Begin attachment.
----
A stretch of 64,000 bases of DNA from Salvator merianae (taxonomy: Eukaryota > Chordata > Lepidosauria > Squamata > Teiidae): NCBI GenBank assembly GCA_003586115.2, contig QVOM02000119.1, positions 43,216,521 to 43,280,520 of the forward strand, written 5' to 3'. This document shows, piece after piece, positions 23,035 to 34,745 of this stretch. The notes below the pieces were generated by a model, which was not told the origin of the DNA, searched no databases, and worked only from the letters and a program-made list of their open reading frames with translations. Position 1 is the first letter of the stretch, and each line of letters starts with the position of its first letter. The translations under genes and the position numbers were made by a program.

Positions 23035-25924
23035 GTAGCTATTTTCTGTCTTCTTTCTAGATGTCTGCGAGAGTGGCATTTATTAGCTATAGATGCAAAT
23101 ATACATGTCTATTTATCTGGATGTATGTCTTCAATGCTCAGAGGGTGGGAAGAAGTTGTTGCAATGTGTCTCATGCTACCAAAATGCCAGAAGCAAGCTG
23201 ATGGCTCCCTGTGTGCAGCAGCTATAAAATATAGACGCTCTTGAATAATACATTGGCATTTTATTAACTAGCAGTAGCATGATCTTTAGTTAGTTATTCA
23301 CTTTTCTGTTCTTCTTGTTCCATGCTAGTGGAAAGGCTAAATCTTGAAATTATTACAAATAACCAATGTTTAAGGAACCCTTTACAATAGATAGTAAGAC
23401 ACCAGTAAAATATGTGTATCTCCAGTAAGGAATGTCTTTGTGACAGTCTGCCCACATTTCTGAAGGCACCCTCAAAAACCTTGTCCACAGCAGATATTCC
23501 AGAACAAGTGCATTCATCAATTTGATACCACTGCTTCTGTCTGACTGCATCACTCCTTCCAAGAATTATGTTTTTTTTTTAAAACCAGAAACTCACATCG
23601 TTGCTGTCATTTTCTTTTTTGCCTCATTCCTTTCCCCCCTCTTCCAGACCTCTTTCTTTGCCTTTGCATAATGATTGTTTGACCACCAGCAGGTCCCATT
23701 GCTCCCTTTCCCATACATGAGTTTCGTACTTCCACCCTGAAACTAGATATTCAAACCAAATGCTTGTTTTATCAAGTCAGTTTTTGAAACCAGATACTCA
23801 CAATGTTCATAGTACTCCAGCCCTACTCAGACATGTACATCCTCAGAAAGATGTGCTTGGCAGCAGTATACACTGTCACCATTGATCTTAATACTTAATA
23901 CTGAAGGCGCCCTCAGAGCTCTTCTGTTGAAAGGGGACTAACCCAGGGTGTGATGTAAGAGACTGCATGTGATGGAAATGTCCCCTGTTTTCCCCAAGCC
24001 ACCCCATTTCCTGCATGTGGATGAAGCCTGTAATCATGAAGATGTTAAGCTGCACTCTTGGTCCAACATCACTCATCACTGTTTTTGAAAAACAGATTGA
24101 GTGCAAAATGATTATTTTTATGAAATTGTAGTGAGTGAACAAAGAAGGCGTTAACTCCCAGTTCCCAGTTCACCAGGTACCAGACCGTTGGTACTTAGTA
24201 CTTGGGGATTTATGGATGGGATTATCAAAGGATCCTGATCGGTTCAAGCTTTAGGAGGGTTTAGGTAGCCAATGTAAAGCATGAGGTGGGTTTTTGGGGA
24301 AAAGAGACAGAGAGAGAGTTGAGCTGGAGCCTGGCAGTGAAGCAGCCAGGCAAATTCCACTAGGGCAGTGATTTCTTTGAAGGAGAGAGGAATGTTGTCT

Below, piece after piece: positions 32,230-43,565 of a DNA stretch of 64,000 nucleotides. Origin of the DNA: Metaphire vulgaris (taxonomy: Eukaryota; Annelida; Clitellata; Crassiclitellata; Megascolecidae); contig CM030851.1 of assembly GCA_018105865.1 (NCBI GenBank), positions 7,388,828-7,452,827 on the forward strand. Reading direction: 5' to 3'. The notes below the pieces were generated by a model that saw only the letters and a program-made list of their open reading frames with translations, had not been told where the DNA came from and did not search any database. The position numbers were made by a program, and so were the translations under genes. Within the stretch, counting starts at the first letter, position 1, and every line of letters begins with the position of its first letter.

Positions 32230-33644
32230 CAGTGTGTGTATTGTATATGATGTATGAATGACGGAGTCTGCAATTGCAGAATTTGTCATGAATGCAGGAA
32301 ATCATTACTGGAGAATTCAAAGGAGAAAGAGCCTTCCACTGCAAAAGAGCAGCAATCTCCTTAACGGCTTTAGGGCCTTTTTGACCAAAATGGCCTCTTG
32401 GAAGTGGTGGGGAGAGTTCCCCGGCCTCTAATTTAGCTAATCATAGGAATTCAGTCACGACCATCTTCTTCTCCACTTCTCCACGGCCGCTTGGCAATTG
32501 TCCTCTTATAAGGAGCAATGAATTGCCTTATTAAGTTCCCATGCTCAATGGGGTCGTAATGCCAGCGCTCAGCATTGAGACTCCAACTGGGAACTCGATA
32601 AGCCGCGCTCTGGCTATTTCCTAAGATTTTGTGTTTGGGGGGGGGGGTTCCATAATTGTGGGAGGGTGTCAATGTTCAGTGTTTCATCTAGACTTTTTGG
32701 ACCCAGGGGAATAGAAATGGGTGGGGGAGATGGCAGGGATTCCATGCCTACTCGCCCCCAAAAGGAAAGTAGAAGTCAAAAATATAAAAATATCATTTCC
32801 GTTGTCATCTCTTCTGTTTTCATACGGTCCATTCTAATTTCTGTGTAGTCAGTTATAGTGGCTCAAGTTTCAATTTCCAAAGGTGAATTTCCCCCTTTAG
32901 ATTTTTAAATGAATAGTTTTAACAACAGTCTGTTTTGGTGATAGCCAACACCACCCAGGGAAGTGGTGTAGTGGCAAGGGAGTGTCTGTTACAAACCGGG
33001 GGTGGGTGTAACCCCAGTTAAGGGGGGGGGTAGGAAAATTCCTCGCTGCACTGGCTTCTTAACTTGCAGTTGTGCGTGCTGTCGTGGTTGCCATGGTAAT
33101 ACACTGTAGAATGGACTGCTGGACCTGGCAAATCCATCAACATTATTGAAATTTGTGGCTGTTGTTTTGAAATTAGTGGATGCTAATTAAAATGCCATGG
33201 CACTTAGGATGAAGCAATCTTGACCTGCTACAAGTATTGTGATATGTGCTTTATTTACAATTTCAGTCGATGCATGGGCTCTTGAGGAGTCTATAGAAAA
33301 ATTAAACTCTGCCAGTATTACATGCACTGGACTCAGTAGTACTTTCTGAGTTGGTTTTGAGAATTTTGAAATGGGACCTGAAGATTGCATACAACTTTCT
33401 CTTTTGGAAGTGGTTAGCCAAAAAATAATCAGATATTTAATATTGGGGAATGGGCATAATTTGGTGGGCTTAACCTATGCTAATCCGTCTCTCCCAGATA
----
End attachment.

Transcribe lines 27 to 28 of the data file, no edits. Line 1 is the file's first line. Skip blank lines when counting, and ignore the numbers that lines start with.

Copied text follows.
33001 GGTGGGTGTAACCCCAGTTAAGGGGGGGGGTAGGAAAATTCCTCGCTGCACTGGCTTCTTAACTTGCAGTTGTGCGTGCTGTCGTGGTTGCCATGGTAAT
33101 ACACTGTAGAATGGACTGCTGGACCTGGCAAATCCATCAACATTATTGAAATTTGTGGCTGTTGTTTTGAAATTAGTGGATGCTAATTAAAATGCCATGG